Niagara Gazette — USA Hockey is changing the way its youth are learning to play the sport, and the Niagara Junior Purple Eagles are leading the way.
After years of research, USA Hockey, the country’s governing body for amateur hockey, has implemented a plan that calls for a revamp of practices and smaller playing surfaces to better suit the size and abilities of America’s youngest players.
The Junior Purple Eagles have been one of several local organizations to embrace USA Hockey’s new American Development Model, which mandates the switch to half-ice games and a new practice program, called “Red, White and Blue Hockey,” for all 8-and-under leagues across the nation.
After the Junior Purple Eagles applied the changes to each of its three mite (8 and under) teams last year, this year, parents and coaches are beginning to notice a difference: Smiles are much more common as their kids skate up and down the ice.
“When I get to the rink, I get to see 50 kids with nothing but big smiles on their faces,” said Eric Rhinehart, who coaches the NJPE 6-and-under team. “The kids like to play. That’s the big sign that it’s working. … With the amount of kids we have, the main thing is that they’re having fun and keep wanting to have fun. That’s what we’re focused on.”
Keeping the game of hockey engaging and interesting for the young players was USA Hockey’s top priority while developing the American Development Model.
After research revealed too many kids were dropping out of the sport at a young age—- 60 percent before peewees and 20 percent after just one year, according to USA Hockey website statistics — the need for a change became apparent.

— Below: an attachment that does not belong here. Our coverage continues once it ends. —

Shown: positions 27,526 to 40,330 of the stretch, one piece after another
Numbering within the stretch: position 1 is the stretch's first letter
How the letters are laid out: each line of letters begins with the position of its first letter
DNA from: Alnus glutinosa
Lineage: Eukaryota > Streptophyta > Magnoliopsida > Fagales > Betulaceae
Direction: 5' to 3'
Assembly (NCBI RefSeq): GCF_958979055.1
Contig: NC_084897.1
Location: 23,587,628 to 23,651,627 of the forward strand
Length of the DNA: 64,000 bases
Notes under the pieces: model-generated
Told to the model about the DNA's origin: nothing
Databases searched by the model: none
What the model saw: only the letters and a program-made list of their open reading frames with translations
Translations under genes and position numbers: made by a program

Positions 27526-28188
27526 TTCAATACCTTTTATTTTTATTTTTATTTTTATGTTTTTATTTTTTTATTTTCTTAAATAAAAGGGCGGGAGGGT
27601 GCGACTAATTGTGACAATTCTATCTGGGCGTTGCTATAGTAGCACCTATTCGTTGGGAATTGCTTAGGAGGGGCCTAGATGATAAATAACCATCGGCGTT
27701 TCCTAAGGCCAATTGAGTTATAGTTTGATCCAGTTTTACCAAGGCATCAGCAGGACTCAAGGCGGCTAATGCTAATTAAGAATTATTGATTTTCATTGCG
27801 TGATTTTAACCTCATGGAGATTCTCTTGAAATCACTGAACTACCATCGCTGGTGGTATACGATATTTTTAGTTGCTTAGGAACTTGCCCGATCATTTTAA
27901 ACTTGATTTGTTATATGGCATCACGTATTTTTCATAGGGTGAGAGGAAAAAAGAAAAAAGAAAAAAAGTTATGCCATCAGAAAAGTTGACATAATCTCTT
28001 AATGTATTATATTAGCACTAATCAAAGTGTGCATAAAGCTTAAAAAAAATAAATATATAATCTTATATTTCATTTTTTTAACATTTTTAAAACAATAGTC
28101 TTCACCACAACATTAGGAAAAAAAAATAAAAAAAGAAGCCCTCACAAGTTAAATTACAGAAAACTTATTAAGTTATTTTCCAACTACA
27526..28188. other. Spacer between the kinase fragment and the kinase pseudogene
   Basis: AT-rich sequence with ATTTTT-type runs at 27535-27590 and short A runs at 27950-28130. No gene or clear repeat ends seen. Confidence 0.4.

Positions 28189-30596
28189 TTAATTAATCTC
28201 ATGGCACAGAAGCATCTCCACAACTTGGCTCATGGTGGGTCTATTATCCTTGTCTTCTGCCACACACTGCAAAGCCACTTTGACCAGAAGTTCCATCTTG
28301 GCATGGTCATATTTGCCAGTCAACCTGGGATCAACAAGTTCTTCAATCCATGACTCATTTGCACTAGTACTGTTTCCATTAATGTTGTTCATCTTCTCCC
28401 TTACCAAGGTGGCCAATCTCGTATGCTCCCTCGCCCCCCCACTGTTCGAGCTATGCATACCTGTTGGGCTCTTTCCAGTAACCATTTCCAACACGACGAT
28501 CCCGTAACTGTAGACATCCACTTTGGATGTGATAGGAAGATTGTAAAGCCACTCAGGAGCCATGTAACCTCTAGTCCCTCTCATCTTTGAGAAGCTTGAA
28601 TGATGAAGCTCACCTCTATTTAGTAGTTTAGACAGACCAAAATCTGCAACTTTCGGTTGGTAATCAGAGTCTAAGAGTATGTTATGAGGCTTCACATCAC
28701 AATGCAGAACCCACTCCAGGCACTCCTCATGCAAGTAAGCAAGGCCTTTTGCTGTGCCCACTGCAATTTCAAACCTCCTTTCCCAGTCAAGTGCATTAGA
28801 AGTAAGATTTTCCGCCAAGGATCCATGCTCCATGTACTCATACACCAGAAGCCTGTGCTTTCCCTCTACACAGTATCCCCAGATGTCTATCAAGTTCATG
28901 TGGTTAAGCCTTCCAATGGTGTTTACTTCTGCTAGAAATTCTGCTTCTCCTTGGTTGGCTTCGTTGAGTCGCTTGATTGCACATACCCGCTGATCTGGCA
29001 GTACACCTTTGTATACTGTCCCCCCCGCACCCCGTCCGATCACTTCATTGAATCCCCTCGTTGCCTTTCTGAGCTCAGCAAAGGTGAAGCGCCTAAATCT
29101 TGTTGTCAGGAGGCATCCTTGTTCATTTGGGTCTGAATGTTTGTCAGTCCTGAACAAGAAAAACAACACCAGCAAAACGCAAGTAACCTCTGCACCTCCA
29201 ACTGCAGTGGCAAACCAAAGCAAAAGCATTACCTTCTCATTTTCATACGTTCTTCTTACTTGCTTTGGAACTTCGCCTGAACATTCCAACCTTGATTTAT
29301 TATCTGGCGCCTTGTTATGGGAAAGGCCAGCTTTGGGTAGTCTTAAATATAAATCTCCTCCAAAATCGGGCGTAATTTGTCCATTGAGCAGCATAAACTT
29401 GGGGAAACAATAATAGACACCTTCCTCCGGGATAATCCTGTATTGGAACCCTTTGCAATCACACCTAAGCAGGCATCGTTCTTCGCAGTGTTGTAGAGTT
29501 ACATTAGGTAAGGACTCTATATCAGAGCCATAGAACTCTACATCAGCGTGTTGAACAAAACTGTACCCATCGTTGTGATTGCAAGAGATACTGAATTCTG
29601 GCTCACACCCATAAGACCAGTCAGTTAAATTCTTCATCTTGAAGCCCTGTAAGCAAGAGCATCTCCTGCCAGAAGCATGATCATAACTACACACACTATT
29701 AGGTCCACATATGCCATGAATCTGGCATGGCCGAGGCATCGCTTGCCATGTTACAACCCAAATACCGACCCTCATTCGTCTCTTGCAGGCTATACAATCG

Local organizations like the Junior Purple Eagles were quick to get on board and address the issues.
“You see the numbers, you see registration declining and we wanted to get out in front of it and decided to take advantage of the new approach,” said Mike Baio, the director of NJPE’s Mite division who oversees the transition to the new model.
“With the competition from other sports like soccer, football, lacrosse, and the misconception that hockey is an expensive sport, we wanted to change it up. What we’re going to do at the mite level is build the passion that allows them to commit to hockey when they’re older. That way they don’t go off and play soccer.”
The American Development Model introduces a new way for kids to learn the basics of the sport, centered around a shrunken-down playing surface.
Recently, NJPE purchased portable boards designed to cut each of Dwyer Arena’s normal-sized, 200-foot by 85-foot rinks into half-ice playing areas for games without losing the look and feel of a full-size rink.
By reducing the rinks to half-size for game play, officials say, kids become more challenged to maneuver in tight quarters. This, in theory, helps to better develop their ability to skate, stick handle, pass and shoot.
It also works to better accommodate the varying skill levels often seen at young ages, Baio said.
Under the old full-ice system, it was common for one or two players further along in their development to control the game, taking off on breakaways with the other 11 players left to watch as they skate by. Shrinking the ice makes it easier for all players — not just the best ones — to get involved in the game.
Baio likened the changes to Little League baseball. Instead of pitching and running from Major League-sized mounds and basebaths, little leaguers play on reduced distances more in tune with their size and capabilities. As they grow, so too does the size of the field.